"We've shown we can turn around Britain and the economy, we've shown we can create jobs, we've shown we can compete with the world, we've shown the world we can put on the brilliant Olympics.
"So let's be optimistic about what Britain can achieve in the world, rather than give up.
"If people hear that message there is a good chance they will rally to it."
Mr Cameron said the Ukip leader would "turn his back on the world" if given the chance and rejected the call to have an in/out referendum on membership of the EU now.
"We would really be offering people two unacceptable choices: Stay in Europe with everything as it is now, or leave altogether and give up on Britain's trading relationships," the Prime Minister said.
"I don't want to give that choice because Britain should have a better choice."
Mr Cameron also lambasted Mr Farage's immigration policy.
"It's very easy to go around and just say 'Stop everyone coming in', put up the fortress, turn your back on the world and pretend a country like Britain can live like that," he said.
"We can't. We are a trading country. We need to have people coming here and studying, we need people to come and work in businesses, legitimately, just as we go and work in businesses overseas.
"We are never going to succeed if we say all immigration is bad; it isn't, but what we need is the right sort of immigration and carefully controlled immigration and very clearly we need less immigration.
"It got too high over the last decade. Net immigration was 200,000 a year; two million across a decade.
"That's too high and has got to be brought down. Using our borders we are bringing the level of immigration down.
"But we need a sensible, proper, grown-up set of policies and a debate rather than a set of slogans with no answers."
Mr Cameron said the Coalition had made some difficult choices in the past four years but was "on track to finish the plan".
"Trying to turn our economy around and make Britain a success story is the most important thing this Government is doing," he said.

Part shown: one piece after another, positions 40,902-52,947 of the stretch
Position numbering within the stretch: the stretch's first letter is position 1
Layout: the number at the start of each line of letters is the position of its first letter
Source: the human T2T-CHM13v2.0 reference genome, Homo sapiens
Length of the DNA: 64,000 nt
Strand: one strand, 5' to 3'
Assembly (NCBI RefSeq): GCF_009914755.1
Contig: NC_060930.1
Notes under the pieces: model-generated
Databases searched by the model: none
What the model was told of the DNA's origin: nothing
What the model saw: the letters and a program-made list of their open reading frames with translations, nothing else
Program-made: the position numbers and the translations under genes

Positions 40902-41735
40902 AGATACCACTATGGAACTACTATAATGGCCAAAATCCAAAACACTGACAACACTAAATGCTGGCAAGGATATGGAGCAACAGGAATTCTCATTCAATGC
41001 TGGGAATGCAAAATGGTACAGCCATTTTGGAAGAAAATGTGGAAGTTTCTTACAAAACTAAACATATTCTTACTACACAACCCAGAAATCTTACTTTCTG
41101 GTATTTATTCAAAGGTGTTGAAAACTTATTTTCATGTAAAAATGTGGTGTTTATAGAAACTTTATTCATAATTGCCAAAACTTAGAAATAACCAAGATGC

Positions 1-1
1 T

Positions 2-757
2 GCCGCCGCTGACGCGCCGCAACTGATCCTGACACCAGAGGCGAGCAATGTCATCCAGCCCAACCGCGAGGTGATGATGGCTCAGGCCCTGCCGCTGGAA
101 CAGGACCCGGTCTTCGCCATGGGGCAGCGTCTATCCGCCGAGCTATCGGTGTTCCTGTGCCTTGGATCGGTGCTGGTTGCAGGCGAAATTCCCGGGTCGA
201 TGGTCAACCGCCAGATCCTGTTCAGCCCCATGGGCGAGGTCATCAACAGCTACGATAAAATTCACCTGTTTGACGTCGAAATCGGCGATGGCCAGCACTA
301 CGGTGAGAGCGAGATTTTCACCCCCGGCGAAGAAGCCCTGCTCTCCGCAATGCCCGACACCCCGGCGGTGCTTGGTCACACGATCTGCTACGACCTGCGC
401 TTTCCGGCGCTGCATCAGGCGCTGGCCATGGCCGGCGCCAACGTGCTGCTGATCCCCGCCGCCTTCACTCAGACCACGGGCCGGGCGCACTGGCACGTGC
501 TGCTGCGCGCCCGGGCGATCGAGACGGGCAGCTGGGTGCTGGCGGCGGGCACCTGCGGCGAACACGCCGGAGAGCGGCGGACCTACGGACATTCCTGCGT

"We have a long-term economic plan to recover from the difficulties we had between 2008 and 2010 in that great recession.
"That plan is not finished but it is on track. We said we would cut the deficit - it is down by a third; not enough, we need to go further, but we are making progress in dealing with our debts.
"We said we wanted to get more people into work. Compared to when I became Prime Minister there are 1.5 million people in work. Unemployment is still too high but that is still good progress.
"We said we wanted to cut people's taxes to give them more of their money to spend as they choose.
"We have now got to a situation where you can earn £10,000 without paying any income tax. I hope we can do more but again, that is progress.
"We said we wanted the right schools and qualifications for our children. Again, there is more work to be done but we've trained 1.7 million apprentices this Parliament and hopefully we can get to 2 million.
"That's progress but, again, more to be done.
"We said we wanted to sort out our welfare and immigration systems, so that they are fair and they back hard-working people. We've capped welfare and we've cut immigration. Again, more to be done but the plan is on track.
"That's the message I want to give today. We have a plan. If we stick to this plan and see through this plan, there is no reason why Britain cannot be a success story in the 21st century and that all of our people can't benefit from that success."